by Christy Bieber | March 4, 2021
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AOC believes imposing stricter limits on stimulus check eligibility is the wrong move.
President Joe Biden and his fellow Democrats campaigned on the promise of providing $2,000 stimulus checks for most Americans. When President Biden actually released his proposed $1.9 trillion stimulus plan, however, it included $1,400 checks. The Biden administration indicated they felt this fulfilled the promise because the payments would combine with $600 checks authorized in a coronavirus relief bill in late December.
When the House of Representatives passed legislation based on Biden's stimulus plan, the bill made these $1,400 checks available in full to individuals with incomes under $75,000 and to married joint filers with incomes up to $150,000. Partial payments would be available above these thresholds. However, eligibility would phase out faster than it did with previous stimulus checks, with Americans receiving no payments once their income hit $100,000 for individuals and $200,000 for married couples.
However, some conservative Democratic senators were concerned this still resulted in too many people getting direct payments. As a result, when the bill was sent to the Senate, Democrats agreed to narrow eligibility further. Now, however, progressive Representative Alexandria Ocasio-Cortez (also known as AOC) is speaking out against these new restrictions, calling her colleagues less generous than President Trump.
Under the new senate stimulus plan, individuals who earn more than $80,000 and married couples who earn more than $160,000 will not be eligible for payments. Altogether, this means around 12 million Americans will be left out of this next direct payment -- most, if not all of whom, received the prior two stimulus checks.
AOC voiced her displeasure with this targeted proposal by tweeting, "Conservative Dems have fought so the Biden admin sends fewer & less generous relief checks than the Trump admin did. t's a move that makes little-to-no political or economic sense, and targets an element of relief that is most tangibly felt by everyday people. An own-goal."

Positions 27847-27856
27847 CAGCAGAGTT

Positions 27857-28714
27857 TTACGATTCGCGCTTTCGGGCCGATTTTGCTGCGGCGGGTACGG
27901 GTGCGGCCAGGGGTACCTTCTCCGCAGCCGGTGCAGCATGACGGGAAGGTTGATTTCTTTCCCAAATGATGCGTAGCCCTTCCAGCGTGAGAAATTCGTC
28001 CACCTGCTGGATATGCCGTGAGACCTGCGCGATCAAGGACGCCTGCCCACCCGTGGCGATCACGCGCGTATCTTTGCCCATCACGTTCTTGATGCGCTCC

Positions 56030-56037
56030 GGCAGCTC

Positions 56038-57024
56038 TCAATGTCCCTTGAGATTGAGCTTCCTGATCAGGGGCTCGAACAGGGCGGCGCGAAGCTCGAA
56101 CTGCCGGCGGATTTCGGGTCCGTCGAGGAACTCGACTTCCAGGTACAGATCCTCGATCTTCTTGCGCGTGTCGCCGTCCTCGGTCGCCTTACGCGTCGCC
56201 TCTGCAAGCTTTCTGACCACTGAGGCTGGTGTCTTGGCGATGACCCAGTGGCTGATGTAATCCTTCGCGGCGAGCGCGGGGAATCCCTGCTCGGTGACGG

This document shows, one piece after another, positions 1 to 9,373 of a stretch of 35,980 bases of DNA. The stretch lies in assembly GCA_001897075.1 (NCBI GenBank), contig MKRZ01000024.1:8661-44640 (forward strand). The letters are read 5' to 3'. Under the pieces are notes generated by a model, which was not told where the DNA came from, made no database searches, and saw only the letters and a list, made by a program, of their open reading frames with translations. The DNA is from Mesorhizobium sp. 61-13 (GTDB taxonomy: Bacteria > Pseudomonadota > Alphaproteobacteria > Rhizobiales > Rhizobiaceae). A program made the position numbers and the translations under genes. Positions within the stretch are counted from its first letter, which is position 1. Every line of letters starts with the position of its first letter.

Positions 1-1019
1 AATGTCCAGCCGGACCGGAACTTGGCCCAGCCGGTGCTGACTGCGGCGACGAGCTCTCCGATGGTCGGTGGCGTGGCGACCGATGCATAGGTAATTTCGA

Ocasio-Cortez went on to tweet that she believes the Democrats "have a responsibility to show people in this country what a Democratic majority can do for working people." Her follow-up tweet included a list of what she sees as key Democratic priorities, including providing "more generous relief checks," as well as increasing the federal minimum wage from the current $7.25 per hour to $15 per hour.
The minimum wage increase has long been a priority on the left and was included in the House's coronavirus stimulus bill. However, it had to be stripped from the Senate version because the coronavirus relief bill doesn't have 60 votes in the Senate, which would be necessary to overcome a filibuster that can block legislation.
The bill can be passed through a process called "reconciliation," which requires just 51 votes. But all provisions of reconciliation bills must relate to the federal budget, and the minimum wage increase was determined not to fulfil this requirement.
In addition to criticizing her more conservative colleagues for imposing these new limits on eligibility for stimulus checks, AOC also signed on to a letter with 22 fellow progressives urging President Biden to push forward with his $15 per hour minimum wage anyway. The decision not to allow it in the reconciliation bill was made by the Senate Parliamentarian, and the letter urged the Biden Administration to disregard the ruling.
The Democrats, however, need to keep their caucus together. There are 50 senators who vote with the left in the Senate, and Kamala Harris can cast the tiebreaking 51st vote for the reconciliation bill. If they lose even one vote, the bill won't pass. And with some of the more moderate Democrats making clear they oppose the minimum wage increase and that their support for stimulus checks is conditioned on narrower eligibility rules, AOC is unlikely to move the administration on these issues.
Instead, the new income limits are all but certain to make their way into the final bill, which means fewer Americans are going to see stimulus money deposited into their bank accounts this time around.
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